Such investments include Silicon Ranch, which specializes in renewable energy solutions, hydrogen and carbon-capture technologies, and offshore wind technology with a portfolio that includes more than 4 gigawatts of solar and battery storage. Another example was an equity loan to First Nation Limited Partnership, the majority owners of the Wataynikaneyap Transmission Project. The equity loan is being used to build 1,800 kilometers of power transmission lines in Northern Ontario, Canada. The Indigenous-led project is majority-owned by 24 First Nation communities, in partnership with Fortis Inc. and other private investors and will supply clean, reliable energy to thousands of residents in 17 remote First Nation communities reducing their reliance on costly and environmentally risky diesel generation. The project will create up to 1,300 construction jobs and result in over 6.6 million tons of avoided carbon dioxide over 40 years.
Supporting the transition to a net zero economy is a big focus for the company and they are taking an innovative approach to sustainable finance. Halina von dem Hagen, Global Treasurer and Head of Capital Management at Manulife goes through the numbers:
“On our balance sheet, we have over $40 billion of assets within our General Account that would qualify as sustainable. Manulife launched the very first green bond by a global life insurance company. We raised half a billion Singapore dollars in 2017. The funds were used towards wind farms and solar energy projects in Canada. Our issuances of two green bonds contribute over 190,000 tons in reduction of CO2 every year.”
In March of this year, Manulife issued its third green bond, this time in the U.S. market raising US$750 million. With three issuances to date, Manulife’s outstanding green bond issuance amounts to C$2 billion.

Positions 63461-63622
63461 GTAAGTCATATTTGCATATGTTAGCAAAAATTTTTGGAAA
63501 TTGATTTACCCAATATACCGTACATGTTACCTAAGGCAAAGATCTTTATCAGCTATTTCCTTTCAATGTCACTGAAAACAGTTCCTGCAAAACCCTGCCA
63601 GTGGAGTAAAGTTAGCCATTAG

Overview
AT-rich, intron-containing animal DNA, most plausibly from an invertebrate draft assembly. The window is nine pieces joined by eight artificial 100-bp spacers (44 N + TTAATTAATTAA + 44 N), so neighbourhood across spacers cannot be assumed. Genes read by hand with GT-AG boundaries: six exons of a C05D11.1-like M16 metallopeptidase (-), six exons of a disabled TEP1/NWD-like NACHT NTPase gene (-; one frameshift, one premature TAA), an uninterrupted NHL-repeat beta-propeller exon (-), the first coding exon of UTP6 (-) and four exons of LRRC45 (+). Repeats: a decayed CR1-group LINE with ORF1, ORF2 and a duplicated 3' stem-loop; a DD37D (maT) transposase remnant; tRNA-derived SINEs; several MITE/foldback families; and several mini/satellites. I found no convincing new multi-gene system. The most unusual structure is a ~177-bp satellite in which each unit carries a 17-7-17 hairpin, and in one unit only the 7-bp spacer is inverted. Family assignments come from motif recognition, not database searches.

This commitment to sustainability has impacted the day-to-day working environment at Manulife. Thejvir Bhattii, Senior Analyst, General Account Investment Team at Manulife explains:
“Traditionally, you have your finance team on one side and the sustainability team on the other. What a sustainable debt issuance does is that it brings these two teams together within the General Account of Manulife. To foster this collaboration we have created an internal climate change working group. Teams meet up for about an hour a week, we share best practices and promote a culture where we decide on how to best move forward towards our sustainability pledges, as well as how we can better improve our sustainability actions.”
Roy Gori recognizes what Manulife has achieved, but the work must continue to meet the goals set by science:
“Failure to meet these goals will result in reduced prosperity around the world. And that's exactly why we'll continue to take action with our partners to invest in impactful and innovative solutions. And to me, there's no higher calling.”